Have you ever noticed that freshly baked Tau Sar Piah from the bakery tastes different from the more traditional Teochew Tau Sar Piahs that you can buy from the Supermarkets? The freshly baked ones have a flaky, crisp and buttery pastry while the packet ones are flaky and dry. It turns out that the Tau Sar Piahs, which were popular from the 70s to the 90’s have a history such that they can rightly be called Singapore’s very own pastry.
Everyone knows that the Hainanese are famous for putting western-style food on Singaporean plates. Hainan is an island, so many Hainanese men in the past worked on European ships and learnt how to cook Western food. Thus, when they landed in Singapore and decided to stay, they opened coffeeshops selling western cuisine like coffee and toast. Our kaya toast heritage was thus born back in the early 1920’s.
In the 60’s, one such Hainanese, Mr Lee, owner of Loong Fatt Coffeeshop joined forces with his old Hainanese Village friends Mr Loo and his wife Mdm Lee to bake western-style cakes to suit the local tastes. The cakes fad flourished in the 60’s but begain to wane by the early 70’s.Then one fateful day in 1973, one of the customers of the coffeeshop suggested that they bake the traditional Teochew Tau Sar Piah. It was then that the lightbulb above Mr Loo and Mdm Lee’s heads lit up. They decided to give a western twist to the traditional Teochew pastry by retaining its flakiness but adding a buttery cookie like crunch to it. Thus was born Singapore’s very own Tau Sar Piah (1st edition)
In 1992, thecouple left Loong Fatt to collaborate with Mdm Lee’s younger brother Mr Lee Hee Tuang to set up the first specialty Tau Sar Piah shopa few shophouses from Loong Fatt. Mr Lee went on to modify the recipe by making it more crispy, less oily and added exotic flavours like Durian and Green Tea amongst others. The success of their Tau Sar Piah gave birth to an explosion of shops along Balestier Road.
Fads come and fads go, which is why they are called fads. Unfortunately,the Tau Sar Piah fad has long since been replaced by other pastries to tickle our fickle palates.I can still remember stuff like Pandan Chiffon cakes, Blackforest Cakes, Japanese Cheese cakes right up to Apple Strudels and Roti Boy in recent times. As the Tau Sar Piah fad wanes, only the most popular shops like Loong Fatt and 611 Tau Sar Piah still remain.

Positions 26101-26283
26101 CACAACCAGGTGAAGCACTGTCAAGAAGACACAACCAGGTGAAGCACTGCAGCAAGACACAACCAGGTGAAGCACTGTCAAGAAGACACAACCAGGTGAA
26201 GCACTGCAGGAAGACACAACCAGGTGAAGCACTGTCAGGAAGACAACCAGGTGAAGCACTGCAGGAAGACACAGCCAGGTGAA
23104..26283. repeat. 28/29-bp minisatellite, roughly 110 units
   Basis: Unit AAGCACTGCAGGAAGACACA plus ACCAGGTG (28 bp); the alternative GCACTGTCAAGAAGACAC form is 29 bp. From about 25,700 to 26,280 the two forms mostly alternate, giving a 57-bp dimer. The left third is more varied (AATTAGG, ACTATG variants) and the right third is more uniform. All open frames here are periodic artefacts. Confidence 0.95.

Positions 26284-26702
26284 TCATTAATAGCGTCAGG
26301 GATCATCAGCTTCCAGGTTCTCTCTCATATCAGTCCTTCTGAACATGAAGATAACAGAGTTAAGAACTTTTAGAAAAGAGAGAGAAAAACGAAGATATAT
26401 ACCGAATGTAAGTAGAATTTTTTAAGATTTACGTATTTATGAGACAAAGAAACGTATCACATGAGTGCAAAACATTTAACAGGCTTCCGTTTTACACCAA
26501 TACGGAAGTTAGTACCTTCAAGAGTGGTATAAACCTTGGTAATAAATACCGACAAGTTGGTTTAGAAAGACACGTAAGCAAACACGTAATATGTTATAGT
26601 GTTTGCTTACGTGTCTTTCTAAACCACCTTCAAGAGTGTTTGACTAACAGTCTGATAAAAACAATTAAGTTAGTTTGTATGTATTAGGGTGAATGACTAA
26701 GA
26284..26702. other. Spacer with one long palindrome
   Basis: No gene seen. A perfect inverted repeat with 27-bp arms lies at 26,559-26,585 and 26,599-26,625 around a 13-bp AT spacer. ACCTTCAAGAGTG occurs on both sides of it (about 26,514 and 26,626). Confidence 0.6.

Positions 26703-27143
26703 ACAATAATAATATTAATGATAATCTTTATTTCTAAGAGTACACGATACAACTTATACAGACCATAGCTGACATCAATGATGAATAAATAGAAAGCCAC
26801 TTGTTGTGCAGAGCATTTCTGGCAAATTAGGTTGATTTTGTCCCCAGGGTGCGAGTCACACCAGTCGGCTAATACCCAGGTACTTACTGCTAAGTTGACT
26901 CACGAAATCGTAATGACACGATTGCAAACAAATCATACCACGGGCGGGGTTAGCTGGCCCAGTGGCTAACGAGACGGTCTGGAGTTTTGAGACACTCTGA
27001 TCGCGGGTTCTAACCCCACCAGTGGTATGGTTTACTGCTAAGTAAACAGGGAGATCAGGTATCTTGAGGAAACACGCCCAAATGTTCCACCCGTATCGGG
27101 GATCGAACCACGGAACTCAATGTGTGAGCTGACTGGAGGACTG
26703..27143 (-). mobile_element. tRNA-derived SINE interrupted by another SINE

Will the Tau Sar Piah make a revival amongst our younger generation who may not have tasted Tau Sar Piah yet? That remains to be seen. But a young entrepreneur is trying to make it happen.
Ms Lee Shan Shan, the daughter of Mr Lee from 611 Tau Sar Piah, an occupational therapist by training, decided to quit her job in an attempt to reintroduce the Tau Sar Piah to the younger generation. Her first step was to open an outlet at Vivo City and there are other plans underway to bring the Tau Sar Piah into the 21st century.
Truth be known, I am one of those new generation of Singaporeans who have yet to appreciate the pastry. For me Tau Sar Piah was the stuff that came ready packed in B grade packaging with a Malaysian address printed on it. I never realised how a freshly baked Tau Sar Piah could taste so different. The crust was really crunchy like a light butter cookie but flaky at the same time. The taste of the salty Tau Sar (mung bean paste) was a nice contrast to the sweet pastry. Just in case you feel that salty and sweet don’t mix, may I politely remind you of salted eggs in Mooncakes and cheese with dried apricots.
This should rightly be called Singapore’s very own pastry. With a bit of clever marketing and packaging, I don’t see why it can’t be similar to the “Lo Por Pang” of Hong Kong. Something that is tasty enough to create a fad in the past remains tasty even though the fad has passed. It just takes a little tweaking to bring the taste to a whole new generation of Singaporeans!
611 Tau Sar Piah outlets:
Sembawang Shopping Centre #B1-13
Open daily 10am-9.30pm
Tel: 6 750 30 611
Little Red Shop ( by 611 Tau Sar Piah) outlet:
Open daily 10am-10pm
Tel: 6 37 68 611
In case you are curious about how the crispy flaky pastry is made, the friendly bakers from 611 Tau Sar Piah have graciously consented to share their secret with our readers.
You basically start of with 2 different doughs. One is the water based and the other one is the margarine based.
The two are then combined to together as shown in the pictures with a technique akin to making croissants or puff pastries.
The pastry is then molded around the tau sar to form balls. Finally, and this is what I think is the fun part, the balls are squashed flat with the palm of the hand. Walla!
611 Tau Sar Piah